Why every girl should be watching Fleabag
‘Angry, pervy, outrageous and hilarious’ is how she, and we, are described
Wanking to Obama, antagonising your awful stepmother, sleeping with people you shouldn't, having a questionable attraction to a priest, wanting some sort of direction in your flailing business and life, hurting friends who have done nothing but love you, having a therapist who thinks she understands you. Fleabag is all of us, and the woman we need on our TV screens in a world of Love Island and reruns of The Chase.
If you've never watched Fleabag before, it's a dark comedy that follows an angry, frustrated, problematic sex-addict by the name of Fleabag, as she navigates running a café, dating and sex, family relationships, and the death of her best friend.
But what does writer and Fleabag herself Phoebe Waller-Bridge get so right? Here's all the reasons you should be watching the series Twitter is obsessed with. Spoilers ahead.
She's an awful, awful person
Fleabag lies and cheats. She is vulgar and takes advantage of dumb-witted boyfriends. She hurts people and only thinks of herself. She is everything we as millennial women are told not to be. One of the recurring jokes in series one is her ex-boyfriend Harry's inability to move on from her, no matter how poorly she treats him. Should it be a joke? Probably not. But we would be lying to ourselves if we said that we don't all keep hold of ex-boyfriends we're not actually into for our own gratification.
Fleabag is unapologetic about her orgasms
Whilst masturbating to videos of the former president might not be an anecdote everyone can relate to, Fleabag has brought female masturbation and sexual pleasure onto our screens in a raw light. For years, male masturbation has been normalised enough to be punch lines in shitty American comedies, and now female masturbation is a relatable in the form of an intelligent BBC Three series written by a woman.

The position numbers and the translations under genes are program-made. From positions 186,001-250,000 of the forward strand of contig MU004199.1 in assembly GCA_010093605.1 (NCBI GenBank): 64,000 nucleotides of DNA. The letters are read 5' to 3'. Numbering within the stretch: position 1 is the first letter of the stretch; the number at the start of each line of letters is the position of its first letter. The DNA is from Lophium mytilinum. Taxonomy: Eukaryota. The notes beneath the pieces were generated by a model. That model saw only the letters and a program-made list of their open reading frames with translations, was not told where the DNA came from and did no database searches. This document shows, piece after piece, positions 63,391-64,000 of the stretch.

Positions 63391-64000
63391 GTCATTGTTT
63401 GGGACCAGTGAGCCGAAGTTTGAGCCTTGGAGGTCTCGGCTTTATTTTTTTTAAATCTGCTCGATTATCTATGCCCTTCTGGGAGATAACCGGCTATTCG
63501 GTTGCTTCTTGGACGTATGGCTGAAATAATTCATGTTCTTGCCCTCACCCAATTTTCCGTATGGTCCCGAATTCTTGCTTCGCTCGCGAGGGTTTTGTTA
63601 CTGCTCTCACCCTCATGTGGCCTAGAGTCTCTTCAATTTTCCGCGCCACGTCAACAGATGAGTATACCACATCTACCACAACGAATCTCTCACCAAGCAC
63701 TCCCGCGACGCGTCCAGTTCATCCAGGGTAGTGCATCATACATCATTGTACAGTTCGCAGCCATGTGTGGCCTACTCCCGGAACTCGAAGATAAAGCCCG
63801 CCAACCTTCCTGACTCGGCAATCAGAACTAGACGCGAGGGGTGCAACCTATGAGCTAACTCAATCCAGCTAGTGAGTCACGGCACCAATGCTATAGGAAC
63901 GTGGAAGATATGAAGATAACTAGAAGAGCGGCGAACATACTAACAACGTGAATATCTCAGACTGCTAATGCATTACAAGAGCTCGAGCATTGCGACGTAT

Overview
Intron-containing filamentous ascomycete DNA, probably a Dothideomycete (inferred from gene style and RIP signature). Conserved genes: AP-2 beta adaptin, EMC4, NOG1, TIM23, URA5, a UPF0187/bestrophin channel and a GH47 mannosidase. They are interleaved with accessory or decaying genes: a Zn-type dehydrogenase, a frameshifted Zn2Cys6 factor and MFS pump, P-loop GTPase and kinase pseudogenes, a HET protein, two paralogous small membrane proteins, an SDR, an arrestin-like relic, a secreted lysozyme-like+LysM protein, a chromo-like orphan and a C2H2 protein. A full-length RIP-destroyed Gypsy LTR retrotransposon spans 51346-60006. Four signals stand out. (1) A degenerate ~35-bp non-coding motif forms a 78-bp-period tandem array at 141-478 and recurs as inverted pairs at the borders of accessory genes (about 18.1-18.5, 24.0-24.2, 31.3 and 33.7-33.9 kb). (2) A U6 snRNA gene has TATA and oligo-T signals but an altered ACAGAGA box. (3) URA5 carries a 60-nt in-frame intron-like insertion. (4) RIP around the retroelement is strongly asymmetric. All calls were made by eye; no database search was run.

She narrates her own life
On Instagram, especially Finstas, people upload everything from screenshots of awkward conversations with exes to vlog-style videos of them talking about their nights out. In many ways, Fleabag's breaking the fourth wall is the same as uploading a photo of your banging outfit from last night to your public Instagram and posting a video of your Insta crying last night's make up off. Also, the priest being the only character able to see her breaking the fourth wall is genius writing, as we realise that he is the only person who sees her.
Fleabag has complex family relationships
Fleabag doesn't present nuclear or perfect families like other shows do. Her "super high-powered perfect anorexic super sister" and her creepy husband, her father who's now engaged to her dead-mum's-best-friend-and-her-evil-godmother are not like the families we see in other series. In potentially one of the cleverest pieces of writing the BBC has produced, the first episode of season two sees a painful dinner party celebrating her father and godmother's engagement, complete with forced conversation and a fist fight. Realistic? Maybe not. Relatable? For sure.
It has frank discussions about grief
From the get-go, we know Fleabag is grieving. Her mother and best friend are dead, her relationships are loveless, and she doesn't like herself. In the dinner party episode, a character has a miscarriage. But unlike any other on-screen miscarriage, the woman cleans herself up and returns to her meal. Fleabag also struggles with her part in Boo, her best friend's, suicide, revisiting the incident pretty much every episode.
She also asks other important questions
Whilst it may challenge misconceptions and issues facing women, Fleabag is still a comedy, and a relatable one at that.
It discusses female pain and what it means to be a woman today
Kristin Scott Thomas' monologue on female pain in Fleabag, RT if you agree pic.twitter.com/n52xFL5NAS
— Ines (@reeeeeckless) March 20, 2019
Just please watch this clip.
And explores the boundaries of consent and vulnerability
Fleabag and the priest. We all want it to happen. We all cheered when they started aggressively making out in the church. But then we stopped. Because Fleabag had just had her break-through, she had just laid herself bare and vulnerable to the only person she could trust, and next he was sacrificing his vow of celibacy to sleep with the woman who had just admitted to being lost following the death of her best friend and all that followed. Are we accessories in Fleabag's breaking?
She normalises therapy and not being okay
After being given a series of therapy sessions by her father as a birthday gift, Fleabag goes along and tries to make sense of her feelings. She is guilty, heartbroken, confused, and she fucks up. And that's what makes her the TV character we need now.
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